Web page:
by Catherine Bassey
It was 12 noon on a fine sunny day when an increasing number of protesters took to the street outside Sydney Town Hall, disrupting the serenity of the city as they chanted loudly: “Refugees are welcome here, say it loud, say it clear.” Curiosity was stirred as bystanders pushed forward to have a glimpse of the 300 protesters who didn’t seem perturbed by the fuss they were creating.
It was another rally, against Kevin Rudd’s Papua New Guinea solution, one of many that have been ongoing since Mr Rudd made his announcement on July 19.
“There has been an upsurge of anger from lots of people, leading to a series of protests in the past months since the policy was announced,” said Mark Goudkamp, one of the founding members of Refugee Action Coalition Sydney, who also conducts intensive English classes for newly arrived refugees at Chatswood High School.
Mr Rudd’s policy “has sparked the largest refugee rights rallies in Australia since John Howard,” said Duncan Roden on the Green Left Weekly website.
“Not only is Australia avoiding its international responsibility, it is putting the responsibility on a country that is very poor, and has difficulty providing services and a descent standard of living for its own population. It is bullying,” Mark Goudkamp said.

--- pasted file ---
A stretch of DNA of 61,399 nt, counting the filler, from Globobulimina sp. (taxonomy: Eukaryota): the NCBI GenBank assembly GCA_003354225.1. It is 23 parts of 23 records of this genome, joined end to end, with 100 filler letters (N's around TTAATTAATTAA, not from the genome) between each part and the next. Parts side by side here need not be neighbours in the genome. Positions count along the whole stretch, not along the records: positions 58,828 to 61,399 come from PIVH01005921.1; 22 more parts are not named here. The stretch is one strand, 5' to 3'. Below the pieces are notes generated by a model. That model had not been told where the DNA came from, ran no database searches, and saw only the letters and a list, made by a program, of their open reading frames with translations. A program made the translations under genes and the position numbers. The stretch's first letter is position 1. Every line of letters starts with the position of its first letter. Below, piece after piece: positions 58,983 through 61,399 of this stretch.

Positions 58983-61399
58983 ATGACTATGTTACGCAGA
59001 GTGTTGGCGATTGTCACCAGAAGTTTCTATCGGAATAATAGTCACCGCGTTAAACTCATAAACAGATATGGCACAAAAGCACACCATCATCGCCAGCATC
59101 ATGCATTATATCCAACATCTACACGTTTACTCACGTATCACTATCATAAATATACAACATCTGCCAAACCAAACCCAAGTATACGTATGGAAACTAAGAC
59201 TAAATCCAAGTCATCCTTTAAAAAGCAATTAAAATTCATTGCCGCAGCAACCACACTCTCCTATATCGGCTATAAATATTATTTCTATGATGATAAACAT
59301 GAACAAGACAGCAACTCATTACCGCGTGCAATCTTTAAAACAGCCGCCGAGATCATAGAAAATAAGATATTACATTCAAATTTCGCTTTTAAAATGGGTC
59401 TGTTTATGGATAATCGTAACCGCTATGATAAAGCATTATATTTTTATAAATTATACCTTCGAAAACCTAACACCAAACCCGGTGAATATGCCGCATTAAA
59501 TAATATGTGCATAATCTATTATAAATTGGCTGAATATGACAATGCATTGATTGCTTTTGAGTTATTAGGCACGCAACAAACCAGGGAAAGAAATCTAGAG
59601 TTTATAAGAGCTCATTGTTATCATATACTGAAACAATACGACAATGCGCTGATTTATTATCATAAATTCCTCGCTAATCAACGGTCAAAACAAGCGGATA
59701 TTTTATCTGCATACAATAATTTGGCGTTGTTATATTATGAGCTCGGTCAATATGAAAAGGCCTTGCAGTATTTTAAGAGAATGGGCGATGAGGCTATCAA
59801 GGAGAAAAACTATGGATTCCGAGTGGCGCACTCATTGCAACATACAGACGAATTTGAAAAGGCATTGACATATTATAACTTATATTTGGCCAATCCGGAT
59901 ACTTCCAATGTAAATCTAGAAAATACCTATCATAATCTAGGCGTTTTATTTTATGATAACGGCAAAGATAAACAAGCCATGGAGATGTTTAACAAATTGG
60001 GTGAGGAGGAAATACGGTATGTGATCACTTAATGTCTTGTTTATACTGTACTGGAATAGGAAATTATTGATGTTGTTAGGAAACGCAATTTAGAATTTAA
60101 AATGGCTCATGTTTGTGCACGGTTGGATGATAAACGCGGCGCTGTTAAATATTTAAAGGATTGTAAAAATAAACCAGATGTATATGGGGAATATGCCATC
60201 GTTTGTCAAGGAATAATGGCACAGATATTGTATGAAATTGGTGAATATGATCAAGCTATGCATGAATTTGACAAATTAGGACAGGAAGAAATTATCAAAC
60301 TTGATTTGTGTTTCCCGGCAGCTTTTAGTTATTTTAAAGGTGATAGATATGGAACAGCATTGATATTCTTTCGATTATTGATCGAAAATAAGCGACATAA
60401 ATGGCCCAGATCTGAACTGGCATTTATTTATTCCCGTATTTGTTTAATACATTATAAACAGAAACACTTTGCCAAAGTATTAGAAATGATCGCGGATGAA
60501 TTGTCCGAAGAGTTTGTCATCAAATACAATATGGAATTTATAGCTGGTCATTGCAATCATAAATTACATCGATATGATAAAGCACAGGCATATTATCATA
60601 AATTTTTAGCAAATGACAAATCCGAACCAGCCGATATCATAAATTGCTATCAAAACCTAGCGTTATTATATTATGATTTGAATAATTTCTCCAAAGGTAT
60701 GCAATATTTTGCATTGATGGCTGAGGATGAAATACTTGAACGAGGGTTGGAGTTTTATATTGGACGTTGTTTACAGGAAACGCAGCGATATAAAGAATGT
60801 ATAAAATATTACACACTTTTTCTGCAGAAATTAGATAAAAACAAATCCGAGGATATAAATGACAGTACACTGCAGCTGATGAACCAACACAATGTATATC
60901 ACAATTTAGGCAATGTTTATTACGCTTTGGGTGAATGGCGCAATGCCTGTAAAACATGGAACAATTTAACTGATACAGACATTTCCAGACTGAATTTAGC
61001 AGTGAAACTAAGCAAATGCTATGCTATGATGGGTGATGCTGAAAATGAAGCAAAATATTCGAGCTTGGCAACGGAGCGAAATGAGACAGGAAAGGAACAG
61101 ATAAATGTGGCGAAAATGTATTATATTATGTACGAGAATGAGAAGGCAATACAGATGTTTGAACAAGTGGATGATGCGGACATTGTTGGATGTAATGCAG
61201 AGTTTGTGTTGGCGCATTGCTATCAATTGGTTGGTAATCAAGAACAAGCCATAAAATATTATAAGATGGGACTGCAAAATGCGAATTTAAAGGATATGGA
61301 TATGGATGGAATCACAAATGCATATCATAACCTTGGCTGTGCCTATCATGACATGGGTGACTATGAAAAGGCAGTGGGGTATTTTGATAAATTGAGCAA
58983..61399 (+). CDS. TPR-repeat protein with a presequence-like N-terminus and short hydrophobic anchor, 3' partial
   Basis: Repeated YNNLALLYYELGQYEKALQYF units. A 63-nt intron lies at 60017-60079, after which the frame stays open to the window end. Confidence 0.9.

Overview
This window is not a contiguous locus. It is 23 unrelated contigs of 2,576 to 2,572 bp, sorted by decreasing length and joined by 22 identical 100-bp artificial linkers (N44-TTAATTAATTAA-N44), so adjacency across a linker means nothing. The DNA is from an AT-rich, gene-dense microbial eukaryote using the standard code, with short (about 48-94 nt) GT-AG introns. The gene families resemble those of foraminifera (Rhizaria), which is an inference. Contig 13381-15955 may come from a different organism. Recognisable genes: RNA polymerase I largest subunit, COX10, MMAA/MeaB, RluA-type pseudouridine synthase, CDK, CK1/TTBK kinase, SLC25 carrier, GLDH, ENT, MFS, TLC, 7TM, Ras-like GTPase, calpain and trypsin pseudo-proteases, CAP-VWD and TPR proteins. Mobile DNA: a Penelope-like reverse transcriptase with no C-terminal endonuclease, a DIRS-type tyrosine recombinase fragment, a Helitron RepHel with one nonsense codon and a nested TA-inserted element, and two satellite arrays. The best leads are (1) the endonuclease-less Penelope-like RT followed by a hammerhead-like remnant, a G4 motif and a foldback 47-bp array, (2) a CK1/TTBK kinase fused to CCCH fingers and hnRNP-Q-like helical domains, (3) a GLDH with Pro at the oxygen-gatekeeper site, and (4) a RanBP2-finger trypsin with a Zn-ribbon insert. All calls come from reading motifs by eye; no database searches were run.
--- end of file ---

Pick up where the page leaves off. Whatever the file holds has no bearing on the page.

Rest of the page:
“This could create a precedence. The rally is, in a way, to encourage Australians to vote for the Greens, or anyone who supports refugee rights,” said Petra Weber, an artist and a former diplomat and journalist, who is also a human right activist and member of the Refugee Action Coalition.
Banners at the rally said: ‘If we are all people, we are all equal’, ‘Free the Refugees’, ‘We’ve boundless plains to share’ and ‘Seeking asylum is a human right’.
One of the protesters, Hadi Hosseini, a learning support officer helping students from Afghanistan and Iran, said, “I really want to be a voice for refugees. If you want safety for your children or family, then expect others to have that safety.”
Overall, the rally was peaceful. “If we can get the correct information across to a larger number of people, if we can organise opposition to the policy, then maybe we can make changes for the whole society,” Mark Goudkamp said. Meanwhile, the Refugee Action Coalition plans more weekly rallies.